Chapter 15 : Species

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Species, Page 1 of 2

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Foodborne infections with species are an important source of illness in both economically developed and developing countries. This chapter presents to food microbiologists important features of spp., the disease they cause, and the impact that these pathogens have with respect to food safety. It discusses the diagnosis, epidemiology, ecology, modes of transmission, and examples of recent foodborne outbreaks, along with the current understanding of the genetics of pathogenesis, the genes involved in causing disease, and how they are regulated. can be transmitted by consumption of raw or processed food. Generally, poor personal hygiene practices by food workers at the point of final preparation and food service are the major factors for food contamination. The single most effective means of preventing secondary transmission of is hand washing with soap and chlorination of water. While foodborne infections due to members of the spp. may not be as frequently reported as those caused by other foodborne pathogens, they have the potential for explosive spread due to the low infectious dose that can cause overt clinical disease.

Citation: Binet R, Lampel K. 2013. Species, p 377-399. In Doyle M, Buchanan R (ed), Food Microbiology. ASM Press, Washington, DC. doi: 10.1128/9781555818463.ch15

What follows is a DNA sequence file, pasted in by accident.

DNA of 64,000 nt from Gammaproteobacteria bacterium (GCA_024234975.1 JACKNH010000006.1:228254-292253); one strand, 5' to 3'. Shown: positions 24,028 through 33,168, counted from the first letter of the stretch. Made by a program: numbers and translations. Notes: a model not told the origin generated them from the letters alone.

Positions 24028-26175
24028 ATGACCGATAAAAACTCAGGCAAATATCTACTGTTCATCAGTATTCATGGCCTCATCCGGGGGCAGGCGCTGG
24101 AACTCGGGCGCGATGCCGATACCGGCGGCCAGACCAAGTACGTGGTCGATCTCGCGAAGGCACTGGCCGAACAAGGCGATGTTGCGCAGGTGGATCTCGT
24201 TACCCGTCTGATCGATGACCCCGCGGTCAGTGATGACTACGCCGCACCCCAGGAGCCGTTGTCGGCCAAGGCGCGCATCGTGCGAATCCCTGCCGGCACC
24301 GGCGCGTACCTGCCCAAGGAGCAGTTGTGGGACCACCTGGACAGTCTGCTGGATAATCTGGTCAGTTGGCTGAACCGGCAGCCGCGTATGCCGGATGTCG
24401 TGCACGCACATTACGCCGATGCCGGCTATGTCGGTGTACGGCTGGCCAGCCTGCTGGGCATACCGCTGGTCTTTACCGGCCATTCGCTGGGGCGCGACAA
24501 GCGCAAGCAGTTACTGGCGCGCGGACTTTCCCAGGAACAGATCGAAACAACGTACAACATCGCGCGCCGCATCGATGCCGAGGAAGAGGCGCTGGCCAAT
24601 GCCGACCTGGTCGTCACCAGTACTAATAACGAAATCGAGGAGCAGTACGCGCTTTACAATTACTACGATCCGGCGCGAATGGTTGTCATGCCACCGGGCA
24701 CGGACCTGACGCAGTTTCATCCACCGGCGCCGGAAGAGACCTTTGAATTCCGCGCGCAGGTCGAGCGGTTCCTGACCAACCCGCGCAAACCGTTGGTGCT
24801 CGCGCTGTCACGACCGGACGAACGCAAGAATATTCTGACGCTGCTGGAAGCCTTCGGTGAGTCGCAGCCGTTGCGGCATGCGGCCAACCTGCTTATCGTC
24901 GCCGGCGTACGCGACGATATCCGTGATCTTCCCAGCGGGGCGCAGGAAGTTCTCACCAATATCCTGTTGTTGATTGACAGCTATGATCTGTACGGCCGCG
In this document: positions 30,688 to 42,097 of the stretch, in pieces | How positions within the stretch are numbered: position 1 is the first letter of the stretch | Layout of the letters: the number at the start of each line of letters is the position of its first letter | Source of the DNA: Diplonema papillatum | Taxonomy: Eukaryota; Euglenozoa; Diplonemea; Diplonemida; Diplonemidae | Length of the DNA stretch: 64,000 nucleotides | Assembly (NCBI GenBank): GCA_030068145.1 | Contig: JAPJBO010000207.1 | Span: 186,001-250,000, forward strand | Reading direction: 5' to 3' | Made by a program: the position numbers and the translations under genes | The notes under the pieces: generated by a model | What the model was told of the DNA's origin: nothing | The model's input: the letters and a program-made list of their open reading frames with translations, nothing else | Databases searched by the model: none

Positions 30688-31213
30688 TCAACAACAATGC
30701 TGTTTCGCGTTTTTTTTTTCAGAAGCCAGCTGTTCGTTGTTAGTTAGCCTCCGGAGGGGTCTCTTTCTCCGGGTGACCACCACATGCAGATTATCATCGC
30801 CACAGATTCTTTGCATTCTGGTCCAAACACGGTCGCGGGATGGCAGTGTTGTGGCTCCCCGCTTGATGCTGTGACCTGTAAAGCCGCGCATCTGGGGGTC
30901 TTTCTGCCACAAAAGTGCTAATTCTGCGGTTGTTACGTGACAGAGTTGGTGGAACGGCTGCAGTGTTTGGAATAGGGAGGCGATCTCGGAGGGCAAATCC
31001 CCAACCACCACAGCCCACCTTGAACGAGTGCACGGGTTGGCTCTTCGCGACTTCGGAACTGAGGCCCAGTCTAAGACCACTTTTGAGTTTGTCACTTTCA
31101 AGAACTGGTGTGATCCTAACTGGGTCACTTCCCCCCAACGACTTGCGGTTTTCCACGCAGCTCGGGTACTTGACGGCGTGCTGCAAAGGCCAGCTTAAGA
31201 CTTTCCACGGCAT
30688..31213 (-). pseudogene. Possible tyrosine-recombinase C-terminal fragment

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Figure 15.1

Genetic steps that contribute to the formation of pathogenic species from an ancestor. These include the acquisition of the virulence plasmid, several pathogenicity islands (SHI-1 and SHI-2 are shown), and the loss of ancestral traits incompatible with virulence (e.g., and ; often referred to as antivirulence genes) ( ). doi:10.1128/9781555818463.ch15f1

Citation: Binet R, Lampel K. 2013. Species, p 377-399. In Doyle M, Buchanan R (ed), Food Microbiology. ASM Press, Washington, DC. doi: 10.1128/9781555818463.ch15
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Image of Figure 15.2
Figure 15.2

2a virulence plasmid map. A SalI restriction map of the 220-kb plasmid is shown in the center. Sections of SalI fragments B and P (upper map) and fragments P, H, and D (lower map) are expanded to illustrate the virulence loci carried in these regions. The expanded regions are contiguous and cover 32 kb. The open reading frame for is separated from that of by 314 bp. doi:10.1128/9781555818463.ch15f2

Citation: Binet R, Lampel K. 2013. Species, p 377-399. In Doyle M, Buchanan R (ed), Food Microbiology. ASM Press, Washington, DC. doi: 10.1128/9781555818463.ch15
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Table 15.1

Virulence-associated loci of

Citation: Binet R, Lampel K. 2013. Species, p 377-399. In Doyle M, Buchanan R (ed), Food Microbiology. ASM Press, Washington, DC. doi: 10.1128/9781555818463.ch15

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